Pneumonia: the leading and forgotten child killer

Pneumonia: the leading and forgotten child killer

children's prize xray chest lungs pneumoniaDid you know that… Pneumonia kills more children under five worldwide than AIDS, malaria and measles combined?

Pneumonia is an acute respiratory infection that affects the lungs. It can be caused by a virus, bacteria or fungi. The greatest concentration of children affected live in poverty-stricken, developing regions where access to interventions is a major barrier. Pneumonia is considered one of the most solvable problems in global health and yet it is referred to as the “forgotten killer” reflecting the little attention it has received historically. As a result, global leaders sought to change this by creating a day of recognition. November 12th was designated as World Pneumonia Day.

In 2011 alone, pneumonia claimed the lives of 1.3 million children, responsible for nearly one in five global child deaths.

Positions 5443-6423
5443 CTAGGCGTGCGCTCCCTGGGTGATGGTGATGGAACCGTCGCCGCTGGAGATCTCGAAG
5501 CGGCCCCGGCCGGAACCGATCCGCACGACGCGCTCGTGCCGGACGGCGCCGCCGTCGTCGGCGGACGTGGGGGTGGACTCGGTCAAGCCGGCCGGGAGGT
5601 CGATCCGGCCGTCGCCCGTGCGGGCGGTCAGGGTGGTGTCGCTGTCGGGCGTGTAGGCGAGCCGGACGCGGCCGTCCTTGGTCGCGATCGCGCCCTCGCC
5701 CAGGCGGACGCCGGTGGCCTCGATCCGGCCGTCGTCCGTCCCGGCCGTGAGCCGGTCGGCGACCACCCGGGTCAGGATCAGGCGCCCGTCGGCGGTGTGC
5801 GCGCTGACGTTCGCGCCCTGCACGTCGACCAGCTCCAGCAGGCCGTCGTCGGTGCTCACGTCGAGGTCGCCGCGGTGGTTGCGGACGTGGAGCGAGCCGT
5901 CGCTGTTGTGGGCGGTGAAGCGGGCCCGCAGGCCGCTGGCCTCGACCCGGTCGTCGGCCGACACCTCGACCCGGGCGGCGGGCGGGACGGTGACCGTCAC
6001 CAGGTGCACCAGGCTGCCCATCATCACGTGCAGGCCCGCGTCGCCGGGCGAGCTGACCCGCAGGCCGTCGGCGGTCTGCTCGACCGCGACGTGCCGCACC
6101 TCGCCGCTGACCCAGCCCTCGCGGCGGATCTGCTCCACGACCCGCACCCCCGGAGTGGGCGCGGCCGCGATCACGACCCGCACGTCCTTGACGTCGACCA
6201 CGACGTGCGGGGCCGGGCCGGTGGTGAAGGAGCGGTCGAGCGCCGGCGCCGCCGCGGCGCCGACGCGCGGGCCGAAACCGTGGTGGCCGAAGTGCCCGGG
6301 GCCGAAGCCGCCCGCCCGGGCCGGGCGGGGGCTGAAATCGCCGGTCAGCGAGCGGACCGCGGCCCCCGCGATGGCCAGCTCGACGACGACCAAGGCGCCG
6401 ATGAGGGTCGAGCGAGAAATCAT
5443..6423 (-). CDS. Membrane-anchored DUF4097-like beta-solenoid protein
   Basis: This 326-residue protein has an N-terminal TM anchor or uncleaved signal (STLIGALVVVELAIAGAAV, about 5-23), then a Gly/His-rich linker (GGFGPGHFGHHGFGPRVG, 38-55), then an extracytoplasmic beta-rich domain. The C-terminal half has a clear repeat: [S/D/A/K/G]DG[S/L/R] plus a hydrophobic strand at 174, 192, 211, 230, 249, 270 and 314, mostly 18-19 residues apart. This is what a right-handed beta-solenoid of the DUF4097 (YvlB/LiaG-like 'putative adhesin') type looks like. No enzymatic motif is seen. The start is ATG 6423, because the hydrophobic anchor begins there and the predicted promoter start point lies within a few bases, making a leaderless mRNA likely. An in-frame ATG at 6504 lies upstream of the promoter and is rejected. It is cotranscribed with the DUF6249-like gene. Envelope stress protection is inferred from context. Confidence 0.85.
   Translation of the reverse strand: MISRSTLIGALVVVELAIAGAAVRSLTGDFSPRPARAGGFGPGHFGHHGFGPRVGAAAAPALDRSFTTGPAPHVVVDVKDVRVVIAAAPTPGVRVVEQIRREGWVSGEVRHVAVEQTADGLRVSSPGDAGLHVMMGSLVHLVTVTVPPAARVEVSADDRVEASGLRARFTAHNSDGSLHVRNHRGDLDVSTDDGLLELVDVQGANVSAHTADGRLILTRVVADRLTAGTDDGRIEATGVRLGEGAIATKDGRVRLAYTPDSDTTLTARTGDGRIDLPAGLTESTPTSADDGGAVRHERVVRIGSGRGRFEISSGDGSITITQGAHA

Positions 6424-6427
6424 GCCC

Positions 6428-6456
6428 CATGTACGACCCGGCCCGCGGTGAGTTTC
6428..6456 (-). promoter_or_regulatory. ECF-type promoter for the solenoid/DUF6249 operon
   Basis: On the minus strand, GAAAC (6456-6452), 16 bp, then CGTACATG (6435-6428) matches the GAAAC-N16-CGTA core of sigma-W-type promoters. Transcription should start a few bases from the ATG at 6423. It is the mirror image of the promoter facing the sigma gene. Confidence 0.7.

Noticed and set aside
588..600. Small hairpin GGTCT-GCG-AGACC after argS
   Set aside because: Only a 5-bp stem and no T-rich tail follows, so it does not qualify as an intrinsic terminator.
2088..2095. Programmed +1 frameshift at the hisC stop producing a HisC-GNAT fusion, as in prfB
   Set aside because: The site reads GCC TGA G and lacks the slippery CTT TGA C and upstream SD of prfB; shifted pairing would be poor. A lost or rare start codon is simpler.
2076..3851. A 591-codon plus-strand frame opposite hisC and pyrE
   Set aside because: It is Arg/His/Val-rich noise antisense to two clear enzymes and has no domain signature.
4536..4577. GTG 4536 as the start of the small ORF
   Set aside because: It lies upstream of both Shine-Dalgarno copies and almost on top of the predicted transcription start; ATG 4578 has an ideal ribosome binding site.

Risk factors for pneumonia include stunting and underweight, sub-optimal breastfeeding, lack of immunization and indoor air pollution from household use of solid fuels. “Pneumonia can be prevented and cured. Yet, for too long it has been the leading cause of global deaths among children. We know what to do, and we have made great progress – but we must do more. We must scale-up proven solutions and ensure they reach every child in need,” said United Nations Secretary-General Ban Ki-moon.

Healthy children have natural defenses that protect their lungs from pneumonia-causing pathogens. However, children that have a weakened immune systems and exposure to environmental factors have a greater susceptibility to pneumonia. Preventing children from developing pneumonia include promoting good nutrition, immunization, reducing indoor air pollution. Research also indicates that hand-washing may have an impact in reducing the  incidence of pneumonia. Treating pneumonia should be done early with antibiotics. An important component of saving children from pneumonia is recognizing the symptoms such as difficulty breathing and fast breathing.

Here is another way that the Children’s Prize would like to support saving children’s lives. Are you working in this area and looking to make an impact with an idea to reduce pneumonia in children under-5? Then, let’s connect to make a difference together!

Apply now for an opportunity to win a $1 million dollars and help save children’s lives.


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